SURREY, B.C. — Gurprit Singh Brar is fighting to hold onto his farm’s vital blueberry markets in the United States after the U.S. International Trade Commission announced an investigation into Canadian blueberry imports.
The Vancouver-area farmer said he welcomes the support offered by the British Columbia government to assist farmers in fending off the trade challenge.
“As the U.S. is major market, this proposed tariff will have a negative impact on the blueberry growers in British Columbia” said Singh Brar, who farms 100 acres of blueberries near Langley, B.C.
U.S. Trade Representative Robert Lighthizer requested an investigation by the International Trade Commission in September following reports that U.S. farmers are being hurt by cheaper imported berries from Canada.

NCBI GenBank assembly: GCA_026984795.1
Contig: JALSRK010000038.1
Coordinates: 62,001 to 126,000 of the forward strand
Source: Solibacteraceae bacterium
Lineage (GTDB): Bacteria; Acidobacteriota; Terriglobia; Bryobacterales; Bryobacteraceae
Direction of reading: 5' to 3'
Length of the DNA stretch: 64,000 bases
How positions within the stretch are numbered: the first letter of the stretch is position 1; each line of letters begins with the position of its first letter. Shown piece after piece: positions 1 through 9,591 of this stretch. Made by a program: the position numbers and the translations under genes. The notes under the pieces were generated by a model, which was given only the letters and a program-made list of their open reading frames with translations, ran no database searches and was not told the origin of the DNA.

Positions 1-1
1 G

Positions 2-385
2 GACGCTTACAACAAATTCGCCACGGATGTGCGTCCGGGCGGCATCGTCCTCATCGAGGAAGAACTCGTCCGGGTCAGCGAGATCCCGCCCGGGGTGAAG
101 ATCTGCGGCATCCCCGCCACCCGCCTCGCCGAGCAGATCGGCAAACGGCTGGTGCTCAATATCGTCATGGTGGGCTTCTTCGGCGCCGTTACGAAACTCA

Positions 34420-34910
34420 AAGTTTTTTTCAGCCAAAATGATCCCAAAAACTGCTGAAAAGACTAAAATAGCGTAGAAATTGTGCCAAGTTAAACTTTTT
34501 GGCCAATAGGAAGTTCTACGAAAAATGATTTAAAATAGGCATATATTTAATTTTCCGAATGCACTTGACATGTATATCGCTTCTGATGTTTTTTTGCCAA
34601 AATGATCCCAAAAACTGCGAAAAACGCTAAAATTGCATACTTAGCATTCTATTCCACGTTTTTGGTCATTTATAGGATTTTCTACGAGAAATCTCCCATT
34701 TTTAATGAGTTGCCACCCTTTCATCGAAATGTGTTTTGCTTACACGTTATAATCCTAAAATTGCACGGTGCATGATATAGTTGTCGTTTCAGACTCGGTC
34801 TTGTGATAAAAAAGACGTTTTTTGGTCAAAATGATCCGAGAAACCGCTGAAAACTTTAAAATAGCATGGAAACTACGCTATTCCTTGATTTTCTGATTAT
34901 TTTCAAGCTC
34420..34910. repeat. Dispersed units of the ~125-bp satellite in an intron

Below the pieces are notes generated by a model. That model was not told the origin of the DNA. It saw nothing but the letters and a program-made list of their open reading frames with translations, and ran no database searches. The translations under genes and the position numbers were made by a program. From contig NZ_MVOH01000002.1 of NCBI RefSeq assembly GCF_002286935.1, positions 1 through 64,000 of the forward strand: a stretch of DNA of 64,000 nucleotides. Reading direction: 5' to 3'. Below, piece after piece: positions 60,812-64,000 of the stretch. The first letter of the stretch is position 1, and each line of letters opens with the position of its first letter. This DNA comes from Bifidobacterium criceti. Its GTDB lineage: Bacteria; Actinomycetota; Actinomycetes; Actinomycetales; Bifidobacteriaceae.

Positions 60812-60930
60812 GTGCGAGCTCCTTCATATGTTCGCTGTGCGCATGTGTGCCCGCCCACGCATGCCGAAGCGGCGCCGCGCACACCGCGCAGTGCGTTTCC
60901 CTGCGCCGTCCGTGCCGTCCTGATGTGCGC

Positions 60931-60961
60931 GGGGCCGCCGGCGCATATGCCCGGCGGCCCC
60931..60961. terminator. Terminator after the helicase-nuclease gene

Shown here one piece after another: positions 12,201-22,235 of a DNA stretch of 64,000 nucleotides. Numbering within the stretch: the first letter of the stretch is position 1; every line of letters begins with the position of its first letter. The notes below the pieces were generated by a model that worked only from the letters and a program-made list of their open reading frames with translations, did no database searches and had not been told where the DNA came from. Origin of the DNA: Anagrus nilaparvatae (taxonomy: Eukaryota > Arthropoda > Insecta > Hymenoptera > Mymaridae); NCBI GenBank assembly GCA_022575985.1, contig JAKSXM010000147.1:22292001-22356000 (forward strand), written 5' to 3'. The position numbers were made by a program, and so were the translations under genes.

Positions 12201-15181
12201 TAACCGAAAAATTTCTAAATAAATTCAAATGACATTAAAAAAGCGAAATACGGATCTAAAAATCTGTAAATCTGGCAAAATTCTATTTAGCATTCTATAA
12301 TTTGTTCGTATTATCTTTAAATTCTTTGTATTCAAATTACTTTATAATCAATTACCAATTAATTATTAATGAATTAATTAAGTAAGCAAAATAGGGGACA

The B.C. government has contributed funds to the federal government for economic research designed to strengthen Canada’s legal strategy.
“We stand together with our B.C. growers to protect this valued industry and the family-supporting jobs it provides,” said B.C. ministers of agriculture and economy Lana Popham and Ravi Kahlon in a joint statement last week.
There are about 600 blueberry growers farming about 27,000 acres in B.C. The industry is concentrated in the Fraser Valley and Lower Mainland and produces about 160 million pounds of the berries each year.
Rajpal Singh also produces blueberries in the area. The Surrey farmer said times have been tight for growers and market losses would be serious if the U.S. initiates import controls.
“Blueberry growers are already facing losses. So the funding from the government will be a boon for the industry,” said Rajpal Singh.